Fall 1986 • Vol. VIII No. 4 PoetryOctober 1, 1986 |


Ash-white mists of morningswill soon turn dark against the heat.Peace. The earth-odor is a burdenwhich one cannot lay downbecause there is no one to pick it up again.This longing for darkness,resenting its need that holds,like a frightened hare seeking the refuge of the woods.Yet the beating of the heartmakes one impatient, one becomesa little child who is hurt not only by a word,but even by a short pause of indecision.Shadows soon will reach overand stroke the skin under the eyes.And opportunities are hampered by the hour,by fate. Warm dust rises. Even in sleepto recognize defeat, to let the armsdo their useless tasks they have been doing,to refuse to lie to one's heart and call it peace.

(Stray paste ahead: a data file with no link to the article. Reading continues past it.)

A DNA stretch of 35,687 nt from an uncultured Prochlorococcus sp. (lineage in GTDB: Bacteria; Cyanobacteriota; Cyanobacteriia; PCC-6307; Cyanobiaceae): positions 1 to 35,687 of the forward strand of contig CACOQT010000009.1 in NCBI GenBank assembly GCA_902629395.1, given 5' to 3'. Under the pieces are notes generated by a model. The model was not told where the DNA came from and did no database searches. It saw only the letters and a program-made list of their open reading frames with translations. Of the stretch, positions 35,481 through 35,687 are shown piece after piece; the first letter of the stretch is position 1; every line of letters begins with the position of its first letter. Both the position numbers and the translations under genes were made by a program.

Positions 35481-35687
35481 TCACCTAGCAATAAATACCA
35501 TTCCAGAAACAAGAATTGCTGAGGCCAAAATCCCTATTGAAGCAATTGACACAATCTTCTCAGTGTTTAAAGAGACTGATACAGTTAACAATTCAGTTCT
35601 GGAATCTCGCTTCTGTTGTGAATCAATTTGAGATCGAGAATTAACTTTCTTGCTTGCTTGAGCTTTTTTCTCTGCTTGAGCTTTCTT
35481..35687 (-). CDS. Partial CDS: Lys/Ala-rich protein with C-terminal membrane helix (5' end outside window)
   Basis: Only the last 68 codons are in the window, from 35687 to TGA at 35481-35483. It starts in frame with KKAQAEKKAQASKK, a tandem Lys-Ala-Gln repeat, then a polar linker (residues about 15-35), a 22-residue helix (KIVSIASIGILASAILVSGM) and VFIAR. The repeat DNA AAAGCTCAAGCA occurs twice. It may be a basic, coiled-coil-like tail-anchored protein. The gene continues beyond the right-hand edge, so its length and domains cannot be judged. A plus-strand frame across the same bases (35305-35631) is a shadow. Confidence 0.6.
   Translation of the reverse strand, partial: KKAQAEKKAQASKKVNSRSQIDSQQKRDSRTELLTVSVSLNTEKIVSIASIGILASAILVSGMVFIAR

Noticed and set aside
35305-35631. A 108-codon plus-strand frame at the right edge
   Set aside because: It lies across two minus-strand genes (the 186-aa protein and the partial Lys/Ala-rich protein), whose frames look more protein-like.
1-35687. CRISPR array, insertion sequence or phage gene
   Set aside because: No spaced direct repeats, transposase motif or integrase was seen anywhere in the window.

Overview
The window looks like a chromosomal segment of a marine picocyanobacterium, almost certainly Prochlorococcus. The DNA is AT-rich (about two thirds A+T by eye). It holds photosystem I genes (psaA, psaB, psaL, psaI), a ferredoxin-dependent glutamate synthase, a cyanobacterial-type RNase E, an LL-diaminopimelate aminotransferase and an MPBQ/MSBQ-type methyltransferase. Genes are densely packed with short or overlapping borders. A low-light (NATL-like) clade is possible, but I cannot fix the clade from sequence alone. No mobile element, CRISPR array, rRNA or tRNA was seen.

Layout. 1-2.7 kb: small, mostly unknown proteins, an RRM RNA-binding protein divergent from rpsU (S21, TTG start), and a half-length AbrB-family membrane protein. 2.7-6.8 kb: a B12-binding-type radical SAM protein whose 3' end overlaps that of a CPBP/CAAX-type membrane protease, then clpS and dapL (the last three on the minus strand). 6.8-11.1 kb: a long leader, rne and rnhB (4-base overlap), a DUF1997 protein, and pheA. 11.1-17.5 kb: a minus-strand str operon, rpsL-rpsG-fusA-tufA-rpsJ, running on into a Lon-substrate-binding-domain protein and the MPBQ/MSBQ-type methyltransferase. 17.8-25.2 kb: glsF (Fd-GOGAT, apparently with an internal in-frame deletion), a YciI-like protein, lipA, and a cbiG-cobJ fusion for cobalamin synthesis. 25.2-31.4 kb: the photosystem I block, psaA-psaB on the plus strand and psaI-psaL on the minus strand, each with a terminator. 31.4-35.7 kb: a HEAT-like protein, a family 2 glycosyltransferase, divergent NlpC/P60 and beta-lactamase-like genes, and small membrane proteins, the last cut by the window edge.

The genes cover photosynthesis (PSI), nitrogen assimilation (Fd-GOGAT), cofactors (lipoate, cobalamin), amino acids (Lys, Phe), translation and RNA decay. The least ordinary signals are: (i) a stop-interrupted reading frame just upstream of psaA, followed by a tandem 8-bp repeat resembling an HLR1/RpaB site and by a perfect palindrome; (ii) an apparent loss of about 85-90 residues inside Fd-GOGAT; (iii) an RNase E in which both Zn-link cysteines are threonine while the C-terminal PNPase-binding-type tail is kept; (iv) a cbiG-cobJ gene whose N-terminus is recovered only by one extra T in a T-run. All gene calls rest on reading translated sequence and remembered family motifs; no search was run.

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Author of sixteen collections of poetry, Jayanta Mahapatra’s latest volume is titled Bare Face. He has read his poetry around the world and is widely anthologized. He edits the literary periodical Chandrabhaga. His recent work has appeared in the Sewanee Review.

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